Recognize the risk factors for violence
What can prevent violence? Minimize these contributing factors.
When mass shootings or acts of terrorism occur, we wonder what leads to such acts. One neuroscientist says: “It all comes down to inappropriate brain health.”
Jeremy G. Richman, Ph.D., lost his daughter, Avielle, 7, in the Sandy Hook Elementary School shooting in Newtown, Conn., in December 2012. He uses the phrase “brain health” rather than “mental health.” The latter carries a stigma, but mental health boils down to how well the brain works, or doesn’t, Richman says.
Richman and his wife, Jennifer Hensel, started The Avielle Foundation to support research on brain health and create healthy, safe communities. The foundation’s website notes that “brain illness” can lead to poor judgment and an increased potential for violent behavior.
Terrorism, for example, is committed by individuals willing to kill and die for a cause. “What led up to that? I can guarantee it wasn’t happy and rosy yesterday, and today they decided to want to hurt other people and themselves,” Richman said.
The human brain is still developing into a person’s early 20s. So a child’s circumstances and experiences shape their brain functioning. This complex organ adapts — on a molecular, cellular and regional level — to experience. The brain reinforces connections between some neurons (nerve cells), and weakens connections between others. A brain stressed by trauma or other misfortune will create neural connections reinforcing negative or irrational moods, thoughts and behavior, including aggression and violence.
Violence refers not only to intentional harm committed against another person, but also intentional harm against oneself, Richman adds. He cites smoking, substance abuse, cutting, suicide and anorexia as examples of violence against oneself.
During a lecture at Vanderbilt University Medical Center in November 2015, Richman offered this list of risk factors for violence, in no particular order:
The Centers for Disease Control’s Adverse Childhood Experiences study provides a gauge of a child’s risk of future health problems based on his experiences growing up. The higher the number of traumatic or hazardous experiences a child has, including physical maltreatment, among other poor circumstances, the higher his likelihood of health problems later in life. The CDC includes substance abuse and destructive behaviors such as domestic violence and suicide among those long-term health problems.
Extreme malnourishment, resulting from severe poverty or wartime deprivation, when children are literally starving, increases the likelihood that the child will display antisocial behaviors later in life.
Lead, PCBs, arsenic, second-hand smoke and other chemicals are bad for the developing brain.
Traumatic brain injury, especially if it happens repeatedly.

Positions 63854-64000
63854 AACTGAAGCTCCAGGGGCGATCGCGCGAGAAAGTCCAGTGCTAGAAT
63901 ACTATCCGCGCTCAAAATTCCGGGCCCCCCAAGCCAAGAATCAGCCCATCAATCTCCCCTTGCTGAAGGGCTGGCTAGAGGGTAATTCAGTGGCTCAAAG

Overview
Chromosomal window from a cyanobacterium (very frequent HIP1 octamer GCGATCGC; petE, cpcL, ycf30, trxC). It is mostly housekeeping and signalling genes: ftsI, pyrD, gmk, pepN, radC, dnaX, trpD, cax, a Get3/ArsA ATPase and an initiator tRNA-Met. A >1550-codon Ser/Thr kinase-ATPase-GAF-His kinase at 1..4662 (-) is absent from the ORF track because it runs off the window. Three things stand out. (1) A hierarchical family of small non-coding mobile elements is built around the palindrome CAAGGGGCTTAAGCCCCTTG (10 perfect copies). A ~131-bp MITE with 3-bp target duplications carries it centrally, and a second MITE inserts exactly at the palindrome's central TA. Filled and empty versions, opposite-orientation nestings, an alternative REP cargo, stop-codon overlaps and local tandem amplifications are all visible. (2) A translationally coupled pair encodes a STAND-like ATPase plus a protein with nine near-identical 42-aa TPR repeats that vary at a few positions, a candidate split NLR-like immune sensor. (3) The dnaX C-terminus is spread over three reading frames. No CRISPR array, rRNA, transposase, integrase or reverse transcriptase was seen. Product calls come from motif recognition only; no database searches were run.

“Make parents and coaches aware of what the signs of concussions are,” Richman said. Concussions are a type of traumatic brain injury. Such injuries are a risk in childhood sports, and in young adulthood in the military.
Lack of a healthy social group.
Violent media, including television.
Video games have had a bad rap for decades, blamed for encouraging aggression in children. But from the 1960s on, Richman said, there have been many studies showing that violent television also encourages aggression and discourages empathy. In 1972, the U.S. Surgeon General warned that violent TV is dangerous to children’s mental health.
This list doesn’t mean that every child exposed to such problems will grow up to be violent. Individual temperament and circumstances heavily influence behavior.
What can parents do?
Happily, there are things parents can do to protect children’s brain health, Richman says:
Nurture strong emotional intelligence in your child. Emotional intelligence includes a range of social skills, especially empathy.
Encourage them to get lots of exercise. Sports are great, but a child doesn’t have to be on a team to be active. Children and teens need at least an hour of physical activity every day.
Protect children’s heads from injury while they’re playing. Helmets are very important, whether they’re riding bikes, skateboarding or playing a team sport like football.
Choose educational, positive video games. Richman mentioned Zoo U as an example of online gaming that can actually be good for kids; some even teach emotional intelligence. The interactivity and instant gratification video games provide are powerful influences on the brain; they set up action-and-reward circuitry, Richman points out. Harness this for positive influence on your child with the right games.
Don’t let your children watch violent TV shows. For tips on which shows, movies and video games are appropriate for what ages, browse CommonSenseMedia.org.
Be an advocate for your child, someone who offers guidance and help when they’re struggling. Having an adult advocate is a protective factor for children’s well being, Richman said. If a parent is missing from the child’s life, maybe a relative, teacher or coach can fill this role. (Do you know a child other than your own who needs you to advocate for them?)
A child psychologist offers more ways to nurture your child’s emotional health, here.
Richman’s talk was part of the Flexner Dean’s Lecture series. These lectures, by prominent scientists from a wide range of fields, are held monthly at Vanderbilt. They’re open to the public. To attend, please RSVP online.